Several good things come from the ability of clinicians to retain existing clients, i.e. the art of client retention. From a business standpoint, clients staying in a clinician’s schedule helps the clinician maintain stability in both schedule and income. And from the client’s point of view, good therapy allows clients to explore issues further and more deeply.
Who decides when therapy ends?
Therapists frequently complain about the insurance company’s power over the therapy process. Clearly insurance companies do determine fee schedules. And in many cases, they determine which therapist a client may see. And in direct and indirect ways they even have a say when therapy is terminated. What therapists call “client retention” insurance companies call “utilization”. And they view it as a bad thing. Insurance companies argue that they must use rigorous cost-containment strategies. Otherwise, the “worried well” would collude with their therapists to “overuse” therapy. They believe in cost containment. Not in therapists and clients.
The issue is, who decides what “overuse” is?
I would counter the insurance company’s concern this way. What I observe is that most clients do an internal cost/benefit analysis before nearly every session. They frequently question internally, and sometimes with their therapist, whether they are getting as much as they should from the therapy. From what I can see the process of therapy is inconvenient enough and emotionally difficult enough to counterbalance the worst overuse of outpatient psychotherapy. Outpatient utilization doubtless would increase without cost-containment strategies. But I believe the cost-containment strategies block needed and essential treatment to much of the time.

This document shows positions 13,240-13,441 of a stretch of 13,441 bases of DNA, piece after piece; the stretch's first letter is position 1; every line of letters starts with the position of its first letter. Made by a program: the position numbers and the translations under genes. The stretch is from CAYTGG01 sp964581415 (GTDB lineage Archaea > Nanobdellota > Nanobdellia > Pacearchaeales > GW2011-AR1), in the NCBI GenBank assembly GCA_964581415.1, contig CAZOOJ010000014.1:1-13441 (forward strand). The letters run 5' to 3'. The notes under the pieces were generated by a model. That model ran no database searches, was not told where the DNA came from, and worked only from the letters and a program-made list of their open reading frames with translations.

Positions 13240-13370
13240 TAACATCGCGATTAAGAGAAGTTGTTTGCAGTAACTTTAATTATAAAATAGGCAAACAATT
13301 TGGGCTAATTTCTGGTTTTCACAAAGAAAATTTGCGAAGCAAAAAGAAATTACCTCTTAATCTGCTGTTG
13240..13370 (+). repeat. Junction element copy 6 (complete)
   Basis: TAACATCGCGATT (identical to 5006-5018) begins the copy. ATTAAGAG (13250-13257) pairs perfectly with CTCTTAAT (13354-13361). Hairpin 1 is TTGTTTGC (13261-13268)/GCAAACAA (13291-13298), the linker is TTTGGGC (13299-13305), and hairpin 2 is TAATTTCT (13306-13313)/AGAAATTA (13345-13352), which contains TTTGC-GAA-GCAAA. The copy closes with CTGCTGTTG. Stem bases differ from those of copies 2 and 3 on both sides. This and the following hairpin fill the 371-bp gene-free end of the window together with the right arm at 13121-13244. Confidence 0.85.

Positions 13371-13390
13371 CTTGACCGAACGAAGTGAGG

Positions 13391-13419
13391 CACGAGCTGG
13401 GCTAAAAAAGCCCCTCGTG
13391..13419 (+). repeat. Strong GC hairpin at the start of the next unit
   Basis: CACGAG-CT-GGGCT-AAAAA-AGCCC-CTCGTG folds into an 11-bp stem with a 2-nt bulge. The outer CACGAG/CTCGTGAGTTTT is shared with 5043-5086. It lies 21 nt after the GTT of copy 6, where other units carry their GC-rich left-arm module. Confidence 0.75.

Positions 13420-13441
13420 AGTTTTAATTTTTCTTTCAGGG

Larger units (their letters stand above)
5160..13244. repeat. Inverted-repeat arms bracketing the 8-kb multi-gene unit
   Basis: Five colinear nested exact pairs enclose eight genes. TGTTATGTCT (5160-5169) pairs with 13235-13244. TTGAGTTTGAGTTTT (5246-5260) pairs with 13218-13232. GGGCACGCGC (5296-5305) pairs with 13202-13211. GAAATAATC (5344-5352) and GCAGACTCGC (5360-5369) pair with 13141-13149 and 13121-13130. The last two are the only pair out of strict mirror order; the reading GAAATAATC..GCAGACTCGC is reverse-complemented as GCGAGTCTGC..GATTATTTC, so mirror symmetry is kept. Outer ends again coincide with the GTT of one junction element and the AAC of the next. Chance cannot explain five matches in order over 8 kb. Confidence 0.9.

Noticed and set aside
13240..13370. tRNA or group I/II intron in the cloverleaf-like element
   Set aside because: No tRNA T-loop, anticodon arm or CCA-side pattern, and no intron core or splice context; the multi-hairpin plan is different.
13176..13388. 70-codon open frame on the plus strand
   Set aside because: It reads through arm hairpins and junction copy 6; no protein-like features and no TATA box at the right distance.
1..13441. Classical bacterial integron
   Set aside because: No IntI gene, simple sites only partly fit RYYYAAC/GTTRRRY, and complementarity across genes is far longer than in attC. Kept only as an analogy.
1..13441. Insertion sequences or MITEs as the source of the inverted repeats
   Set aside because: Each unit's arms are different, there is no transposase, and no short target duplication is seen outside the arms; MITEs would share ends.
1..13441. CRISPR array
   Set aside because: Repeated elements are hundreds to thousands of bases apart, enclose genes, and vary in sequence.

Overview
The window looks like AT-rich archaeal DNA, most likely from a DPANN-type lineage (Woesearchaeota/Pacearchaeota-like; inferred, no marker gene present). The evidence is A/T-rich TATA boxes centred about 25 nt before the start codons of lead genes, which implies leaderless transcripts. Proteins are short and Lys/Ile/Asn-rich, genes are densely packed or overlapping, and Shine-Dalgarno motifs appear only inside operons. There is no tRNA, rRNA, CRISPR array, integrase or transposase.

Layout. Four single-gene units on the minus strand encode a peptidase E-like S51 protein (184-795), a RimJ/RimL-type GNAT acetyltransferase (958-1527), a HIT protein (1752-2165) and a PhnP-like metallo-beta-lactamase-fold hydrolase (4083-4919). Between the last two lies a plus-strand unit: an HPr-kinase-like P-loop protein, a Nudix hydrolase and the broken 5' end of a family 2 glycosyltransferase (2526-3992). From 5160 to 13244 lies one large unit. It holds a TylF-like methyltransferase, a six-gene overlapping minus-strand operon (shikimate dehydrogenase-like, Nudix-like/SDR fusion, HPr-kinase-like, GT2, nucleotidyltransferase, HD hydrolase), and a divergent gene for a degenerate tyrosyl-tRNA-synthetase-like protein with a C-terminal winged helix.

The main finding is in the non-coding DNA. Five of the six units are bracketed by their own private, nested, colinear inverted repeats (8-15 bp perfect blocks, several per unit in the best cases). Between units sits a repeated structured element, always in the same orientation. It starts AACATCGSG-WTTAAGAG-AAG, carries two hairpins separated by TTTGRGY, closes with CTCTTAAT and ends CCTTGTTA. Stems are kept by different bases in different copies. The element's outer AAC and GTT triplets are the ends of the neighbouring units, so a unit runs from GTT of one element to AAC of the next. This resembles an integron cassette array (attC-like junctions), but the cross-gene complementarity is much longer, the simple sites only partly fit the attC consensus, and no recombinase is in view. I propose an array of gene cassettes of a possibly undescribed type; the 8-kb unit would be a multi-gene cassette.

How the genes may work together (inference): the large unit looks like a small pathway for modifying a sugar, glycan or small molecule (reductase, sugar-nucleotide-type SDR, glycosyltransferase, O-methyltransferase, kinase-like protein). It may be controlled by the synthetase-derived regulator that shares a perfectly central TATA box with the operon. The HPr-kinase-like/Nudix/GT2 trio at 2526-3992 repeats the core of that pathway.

Furthermore, I believe that a therapy that regularly passes a client’s scrutiny, should not be restricted or terminated by someone else. Can an insurance company or even the therapist him- or herself have a more appropriate perspective about the value of the therapy? In my view, it seems obvious that clients are in the best position for deciding whether the therapy is providing the appropriate value to make continuation worth the effort. In my perfect world, the client should be the one to decide when therapy should begin and when it should end.
Is increased client retention fostering dependence or excellence?
Of course, some will worry that unconstrained therapists will frequently hold clients in therapy beyond what is good for them. While I have heard much about these worries, I have rarely seen it in the real world. Rather than fostering dependence, what I commonly see are therapists who accidentally diminish the quality of therapy from what it might have been by constraining the length of treatment.
My goal then is that rather than extending therapy by fostering dependency, extend therapy by its excellence. Let clients choose to stay because they are able to get more of what they really desire in the therapeutic experience. In the long run, that seems like a good outcome for the individual and society.
Written in December 2011 for the training Centennial Counseling Center clinicians